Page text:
Do you remember what it was like before you were born? No? That’s the point. We are forever aborning. Each moment a new incarnation, and in each moment the original conviction is arrived at again. Yet for all our convictions we are still constantly aborning.
In the structure and wisdom of the Book of Changes, no state is seen as impossible for anyone to experience. Peasants can become kings, rich men become beggars, mountains be leveled, etc. So in using the I Ching to explore your life, it doesn’t lock you into any specific course. You can effect change in any situation by changing yourself. If you are having some trouble with a situation that is very yang, you can change it by yourself becoming yin in one or more ways to your approach in that situation.
Find out where I’m hot or cold. Indeed, just like the game.
So remember a hexagram is six lines? Six lines, six degrees of separation between your current state and any other possible state you might get to.
You can use it to map your way? Determine your start and pick your end and learn how to get there? Exactly. Just like human relationships, you determine at which stage you are in harmony with or “friends” with the desired state, and in which stage you are out of synch. The interesting thing is, you don’t have to “befriend” the state you desire to get to on all levels.
Remember my comment about either state being subject to inevitable change? If your balance is enough in harmony with the chosen state, the shifting energy will fill in the rest. This is why people so often report sort of falling into financial success or genius moments of creativity. They didn’t have all of their ducks in a row, as they say. They had just what they needed and nothing more. Reality always provides the more.
Now this doesn’t mean that nothing can endure. That diagram with the dragons on it? That is the symbol of the Tao, and remember I said there are only 8 trigrams but 64 hexagrams, because there are multiple circuits. Something can persist as long as its circuit isn’t broken. As long as you continue to follow its path of renewal, it will last. But as they say, what goes against the Tao cannot stand. Break the circuit and the condition or situation goes away.
So if it seems like you haven’t found the way to achieve something or do something, it isn’t because it’s impossible. It’s because you haven’t found the way of it. It’s only possible in its natural way.
Some people have a sense for the way of cooking, and they cook quite naturally. Other people don’t really have a feel for it, and their cooking suffers if they even try at all. Is this not true of everything?
Those with the way appear to flow when doing whatever it is. Yes. It’s how you know the way of anything. Not really because it’s effortless, nothing is effortless, everything takes doing, but it’s seamless, continuous, flowing and whole, no struggle. In today’s media driven age, it’s really obvious who does and who doesn’t have the way of speaking isn’t it? Those who don’t have the way of speaking are always obvious because they struggle. What that struggle looks like may differ from person to person, but struggle always looks like struggle, no?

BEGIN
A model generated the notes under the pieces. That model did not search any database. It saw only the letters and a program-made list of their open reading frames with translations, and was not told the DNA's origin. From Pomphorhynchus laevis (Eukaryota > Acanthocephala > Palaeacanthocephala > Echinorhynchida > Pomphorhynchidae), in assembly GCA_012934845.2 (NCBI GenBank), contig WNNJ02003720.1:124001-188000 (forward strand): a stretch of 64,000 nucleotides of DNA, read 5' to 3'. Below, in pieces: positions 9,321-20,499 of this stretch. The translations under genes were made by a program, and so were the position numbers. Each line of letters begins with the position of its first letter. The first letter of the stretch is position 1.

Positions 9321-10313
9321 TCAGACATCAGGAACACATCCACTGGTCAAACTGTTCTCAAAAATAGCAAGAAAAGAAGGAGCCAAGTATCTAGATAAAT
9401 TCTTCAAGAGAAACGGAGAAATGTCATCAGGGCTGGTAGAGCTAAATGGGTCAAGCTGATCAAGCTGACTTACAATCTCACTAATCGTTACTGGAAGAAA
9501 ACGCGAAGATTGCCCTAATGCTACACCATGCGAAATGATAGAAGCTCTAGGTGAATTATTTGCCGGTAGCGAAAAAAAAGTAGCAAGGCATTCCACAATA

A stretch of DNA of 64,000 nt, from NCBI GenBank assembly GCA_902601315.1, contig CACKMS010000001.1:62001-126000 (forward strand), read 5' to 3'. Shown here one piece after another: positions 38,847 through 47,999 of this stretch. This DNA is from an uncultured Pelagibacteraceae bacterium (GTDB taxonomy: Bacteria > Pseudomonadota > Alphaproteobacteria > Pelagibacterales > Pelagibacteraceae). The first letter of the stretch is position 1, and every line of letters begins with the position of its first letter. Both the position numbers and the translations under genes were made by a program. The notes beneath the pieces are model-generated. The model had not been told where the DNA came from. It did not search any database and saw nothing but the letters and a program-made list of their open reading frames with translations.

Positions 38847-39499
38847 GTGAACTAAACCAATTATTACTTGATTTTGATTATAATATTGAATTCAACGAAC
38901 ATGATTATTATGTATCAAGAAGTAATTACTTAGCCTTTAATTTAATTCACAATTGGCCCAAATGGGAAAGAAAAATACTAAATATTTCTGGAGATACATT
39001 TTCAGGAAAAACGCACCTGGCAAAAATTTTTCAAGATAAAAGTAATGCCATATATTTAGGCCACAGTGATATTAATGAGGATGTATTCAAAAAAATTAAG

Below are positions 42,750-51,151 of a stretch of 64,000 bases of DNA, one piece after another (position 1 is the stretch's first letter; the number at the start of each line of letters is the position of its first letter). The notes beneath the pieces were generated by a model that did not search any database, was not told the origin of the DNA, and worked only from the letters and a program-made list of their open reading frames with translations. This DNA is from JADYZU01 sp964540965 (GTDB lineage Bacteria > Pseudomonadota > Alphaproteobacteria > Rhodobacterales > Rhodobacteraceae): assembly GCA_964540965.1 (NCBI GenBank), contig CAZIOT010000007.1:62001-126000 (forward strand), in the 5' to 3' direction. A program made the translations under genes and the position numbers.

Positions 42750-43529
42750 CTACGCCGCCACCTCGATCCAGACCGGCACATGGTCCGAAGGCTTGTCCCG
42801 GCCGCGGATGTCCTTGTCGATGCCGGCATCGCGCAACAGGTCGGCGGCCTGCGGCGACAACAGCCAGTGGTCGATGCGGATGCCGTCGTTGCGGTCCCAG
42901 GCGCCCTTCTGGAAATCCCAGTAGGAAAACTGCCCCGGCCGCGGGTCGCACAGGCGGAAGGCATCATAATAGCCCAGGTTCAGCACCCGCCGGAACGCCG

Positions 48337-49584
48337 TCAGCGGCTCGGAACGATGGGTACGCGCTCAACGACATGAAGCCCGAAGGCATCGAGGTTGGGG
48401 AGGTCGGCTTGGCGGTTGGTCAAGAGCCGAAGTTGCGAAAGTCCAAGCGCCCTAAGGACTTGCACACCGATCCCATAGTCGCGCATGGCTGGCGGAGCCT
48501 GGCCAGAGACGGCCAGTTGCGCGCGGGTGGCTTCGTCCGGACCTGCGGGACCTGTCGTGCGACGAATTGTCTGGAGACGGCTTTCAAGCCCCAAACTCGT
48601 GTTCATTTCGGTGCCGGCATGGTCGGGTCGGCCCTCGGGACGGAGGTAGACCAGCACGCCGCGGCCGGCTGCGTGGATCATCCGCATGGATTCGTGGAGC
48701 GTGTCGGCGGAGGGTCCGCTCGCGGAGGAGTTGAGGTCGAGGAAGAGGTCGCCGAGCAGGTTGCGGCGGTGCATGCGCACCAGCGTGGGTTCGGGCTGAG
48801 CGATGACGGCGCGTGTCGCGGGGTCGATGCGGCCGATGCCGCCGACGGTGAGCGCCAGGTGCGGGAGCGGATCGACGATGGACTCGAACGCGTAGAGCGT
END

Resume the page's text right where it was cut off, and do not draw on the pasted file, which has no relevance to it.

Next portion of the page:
So the way would be to stick to what you are good at and let someone else do what you aren’t? Yes and no. You can find a way, and people do. The way to do anything has a sort of center or gravity to it, but the center is always formless. This is why we can’t look at one part of any activity and identify that as the key to it all.
Where things get complicated is if you become obsessed with rut jumping, like a fish trying to jump from one river to another. It’s sometimes possible. Some have even evolved the ability to make short walks across land. But though we can find a way to do anything, our chi or spirit has a certain signature quality to it, also called te, which roughly translates as virtue in English, and trying to find all the rivers will make our own river run dry in time. We are all naturals at something, and we bring our personal virtue to any other way we explore. The artist tends to decorate their cooking. The craftsperson tends to build their food. (I have even heard that exact word used on a few cooking show episodes.) The scientist will generally create more abstract food. If they don’t overanalyze the way of cooking it may still taste good. If they overthink it though, it will likely not taste well at all.
To conclude, and this is true of any form of divination, divination works to the degree that it speaks to your own personal insights into or observations of the world. It’s best to use a system that speaks to you. For those who resonate powerfully with eastern thought, I do strongly suggest exploring the I Ching. But even if it is your go to method, it can’t hurt to try a few more systems as well. It can enrich your understanding of your own preferred system.
Your thoughts are welcome. Be well friends.